6. “The Literary Digest Poll,” Virtual Laboratories in Probability and Statistics (accessed May 1, 2013).
    7. “Gallup Presidential Election Trial-Heat Trends, 1936–2008,” Gallup Politics (accessed May 1, 2013).
    8. The Data and Story Library, (accessed May 1, 2013).
    9. LBCC Distance Learning (DL) program data in 2010-2011, (accessed May 1, 2013).
    10. Data from San Jose Mercury News


    Data are individual items of information that come from a population or sample. Data may be classified as qualitative, quantitative continuous, or quantitative discrete.

    Because it is not practical to measure the entire population in a study, researchers use samples to represent the population. A random sample is a representative group from the population chosen by using a method that gives each individual in the population an equal chance of being included in the sample. Random sampling methods include simple random sampling, stratified sampling, cluster sampling, and systematic sampling. Convenience sampling is a nonrandom method of choosing a sample that often produces biased data.

    Samples that contain different individuals result in different data. This is true even when the samples are well-chosen and representative of the population. When properly selected, larger samples model the population more closely than smaller samples. There are many different potential problems that can affect the reliability of a sample. Statistical data needs to be critically analyzed, not simply accepted.


    1. lastbaldeagle. 2013. On Tax Day, House to Call for Firing Federal Workers Who Owe Back Taxes. Opinion poll posted online at: (accessed May 1, 2013).
    2. Scott Keeter et al., “Gauging the Impact of Growing Nonresponse on Estimates from a National RDD Telephone Survey,” Public Opinion Quarterly 70 no. 5 (2006), (accessed May 1, 2013).
    3. Frequently Asked Questions, Pew Research Center for the People & the Press, (accessed May 1, 2013).


    Cluster Sampling
    a method for selecting a random sample and dividing the population into groups (clusters); use simple random sampling to select a set of clusters. Every individual in the chosen clusters is included in the sample.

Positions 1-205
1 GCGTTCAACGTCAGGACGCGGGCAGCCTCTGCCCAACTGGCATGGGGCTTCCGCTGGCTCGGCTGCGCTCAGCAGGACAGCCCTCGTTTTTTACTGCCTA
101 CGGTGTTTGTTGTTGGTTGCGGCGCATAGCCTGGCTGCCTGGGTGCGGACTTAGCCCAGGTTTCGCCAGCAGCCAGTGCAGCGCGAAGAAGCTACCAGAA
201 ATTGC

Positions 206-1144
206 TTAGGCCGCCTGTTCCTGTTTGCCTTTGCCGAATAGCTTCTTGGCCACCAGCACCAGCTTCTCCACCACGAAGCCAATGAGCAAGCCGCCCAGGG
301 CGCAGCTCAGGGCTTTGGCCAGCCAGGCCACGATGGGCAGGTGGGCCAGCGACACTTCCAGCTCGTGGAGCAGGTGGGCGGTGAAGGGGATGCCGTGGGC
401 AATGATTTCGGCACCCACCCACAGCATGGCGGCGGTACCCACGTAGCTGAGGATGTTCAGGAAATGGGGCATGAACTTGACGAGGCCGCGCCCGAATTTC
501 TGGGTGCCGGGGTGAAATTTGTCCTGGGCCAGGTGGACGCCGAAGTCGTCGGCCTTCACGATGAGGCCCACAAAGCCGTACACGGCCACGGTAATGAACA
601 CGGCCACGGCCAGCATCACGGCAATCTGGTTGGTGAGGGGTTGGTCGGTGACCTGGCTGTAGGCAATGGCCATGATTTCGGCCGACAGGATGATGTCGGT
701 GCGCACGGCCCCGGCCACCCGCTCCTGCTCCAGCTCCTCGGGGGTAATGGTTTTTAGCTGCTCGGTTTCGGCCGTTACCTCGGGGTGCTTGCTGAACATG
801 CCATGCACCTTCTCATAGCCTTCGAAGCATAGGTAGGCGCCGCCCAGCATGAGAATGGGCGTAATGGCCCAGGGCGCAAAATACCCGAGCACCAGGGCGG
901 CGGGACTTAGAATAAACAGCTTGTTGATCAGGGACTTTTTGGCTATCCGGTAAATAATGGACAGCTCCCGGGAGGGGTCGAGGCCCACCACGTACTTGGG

Continuous Random Variable
    a random variable (RV) whose outcomes are measured; the height of trees in the forest is a continuous RV.
    Convenience Sampling
    a nonrandom method of selecting a sample; this method selects individuals that are easily accessible and may result in biased data.
    Discrete Random Variable
    a random variable (RV) whose outcomes are counted
    Nonsampling Error
    an issue that affects the reliability of sampling data other than natural variation; it includes a variety of human errors including poor study design, biased sampling methods, inaccurate information provided by study participants, data entry errors, and poor analysis.
    Qualitative Data
    See Data.
    Quantitative Data
    See Data.
    Random Sampling
    a method of selecting a sample that gives every member of the population an equal chance of being selected.
    Sampling Bias
    not all members of the population are equally likely to be selected
    Sampling Error
    the natural variation that results from selecting a sample to represent a larger population; this variation decreases as the sample size increases, so selecting larger samples reduces sampling error.
    Sampling with Replacement
    Once a member of the population is selected for inclusion in a sample, that member is returned to the population for the selection of the next individual.
    Sampling without Replacement
    A member of the population may be chosen for inclusion in a sample only once. If chosen, the member is not returned to the population before the next selection.
    Simple Random Sampling
    a straightforward method for selecting a random sample; give each member of the population a number. Use a random number generator to select a set of labels. These randomly selected labels identify the members of your sample.
    Stratified Sampling
    a method for selecting a random sample used to ensure that subgroups of the population are represented adequately; divide the population into groups (strata). Use simple random sampling to identify a proportionate number of individuals from each stratum.
    Systematic Sampling
    a method for selecting a random sample; list the members of the population. Use simple random sampling to select a starting point in the population. Let k = (number of individuals in the population)/(number of individuals needed in the sample). Choose every kth individual in the list starting with the one that was randomly selected. If necessary, return to the beginning of the population list to complete your sample.

    Contributors and Attributions

    • Barbara Illowsky and Susan Dean (De Anza College) with many other contributing authors. Content produced by OpenStax College is licensed under a Creative Commons Attribution License 4.0 license. Download for free at